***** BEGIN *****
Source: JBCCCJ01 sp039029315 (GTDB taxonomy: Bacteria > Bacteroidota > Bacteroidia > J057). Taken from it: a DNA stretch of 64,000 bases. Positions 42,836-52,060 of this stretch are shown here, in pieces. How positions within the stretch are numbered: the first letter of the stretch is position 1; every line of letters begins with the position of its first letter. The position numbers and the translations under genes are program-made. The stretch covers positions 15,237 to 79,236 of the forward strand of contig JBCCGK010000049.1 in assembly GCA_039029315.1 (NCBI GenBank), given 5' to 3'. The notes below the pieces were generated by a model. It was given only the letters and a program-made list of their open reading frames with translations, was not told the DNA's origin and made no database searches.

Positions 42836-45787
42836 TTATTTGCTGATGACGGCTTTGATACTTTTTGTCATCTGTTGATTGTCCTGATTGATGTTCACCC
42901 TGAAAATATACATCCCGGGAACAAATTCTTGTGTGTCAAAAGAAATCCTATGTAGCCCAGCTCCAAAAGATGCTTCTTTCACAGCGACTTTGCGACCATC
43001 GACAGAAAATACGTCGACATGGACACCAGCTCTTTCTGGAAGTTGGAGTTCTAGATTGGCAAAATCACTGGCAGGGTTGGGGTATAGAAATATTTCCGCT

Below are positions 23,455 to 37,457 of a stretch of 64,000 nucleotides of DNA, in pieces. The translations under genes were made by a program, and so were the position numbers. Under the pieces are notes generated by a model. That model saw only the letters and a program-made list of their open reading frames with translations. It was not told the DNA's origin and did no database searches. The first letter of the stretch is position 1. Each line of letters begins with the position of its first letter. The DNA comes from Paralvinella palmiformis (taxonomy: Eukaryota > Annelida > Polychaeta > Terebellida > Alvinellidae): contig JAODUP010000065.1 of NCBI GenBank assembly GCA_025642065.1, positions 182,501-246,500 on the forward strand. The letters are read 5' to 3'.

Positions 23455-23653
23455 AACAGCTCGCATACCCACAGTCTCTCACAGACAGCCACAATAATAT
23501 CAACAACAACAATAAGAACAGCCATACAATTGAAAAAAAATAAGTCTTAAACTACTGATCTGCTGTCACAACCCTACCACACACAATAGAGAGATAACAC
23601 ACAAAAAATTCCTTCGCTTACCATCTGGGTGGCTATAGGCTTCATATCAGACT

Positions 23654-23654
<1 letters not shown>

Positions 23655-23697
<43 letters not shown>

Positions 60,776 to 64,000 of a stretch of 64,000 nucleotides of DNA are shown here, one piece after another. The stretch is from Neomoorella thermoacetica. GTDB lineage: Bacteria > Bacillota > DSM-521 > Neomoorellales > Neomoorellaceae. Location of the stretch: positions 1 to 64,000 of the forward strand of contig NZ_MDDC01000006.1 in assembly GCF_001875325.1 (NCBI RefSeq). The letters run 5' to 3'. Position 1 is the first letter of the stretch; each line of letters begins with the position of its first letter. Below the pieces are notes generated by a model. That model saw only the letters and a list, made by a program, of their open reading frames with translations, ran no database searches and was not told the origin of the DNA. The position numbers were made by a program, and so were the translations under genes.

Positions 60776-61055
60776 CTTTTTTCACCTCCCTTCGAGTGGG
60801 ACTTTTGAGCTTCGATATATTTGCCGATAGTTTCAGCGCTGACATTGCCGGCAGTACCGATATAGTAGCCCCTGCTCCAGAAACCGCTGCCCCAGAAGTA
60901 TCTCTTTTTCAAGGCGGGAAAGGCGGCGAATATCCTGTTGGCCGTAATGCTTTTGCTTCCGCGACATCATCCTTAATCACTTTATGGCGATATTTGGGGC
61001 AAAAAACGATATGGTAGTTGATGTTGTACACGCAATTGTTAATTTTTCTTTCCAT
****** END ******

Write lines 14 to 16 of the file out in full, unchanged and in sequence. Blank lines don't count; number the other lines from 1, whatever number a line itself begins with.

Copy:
<43 letters not shown>

Positions 60,776 to 64,000 of a stretch of 64,000 nucleotides of DNA are shown here, one piece after another. The stretch is from Neomoorella thermoacetica. GTDB lineage: Bacteria > Bacillota > DSM-521 > Neomoorellales > Neomoorellaceae. Location of the stretch: positions 1 to 64,000 of the forward strand of contig NZ_MDDC01000006.1 in assembly GCF_001875325.1 (NCBI RefSeq). The letters run 5' to 3'. Position 1 is the first letter of the stretch; each line of letters begins with the position of its first letter. Below the pieces are notes generated by a model. That model saw only the letters and a list, made by a program, of their open reading frames with translations, ran no database searches and was not told the origin of the DNA. The position numbers were made by a program, and so were the translations under genes.

Positions 60776-61055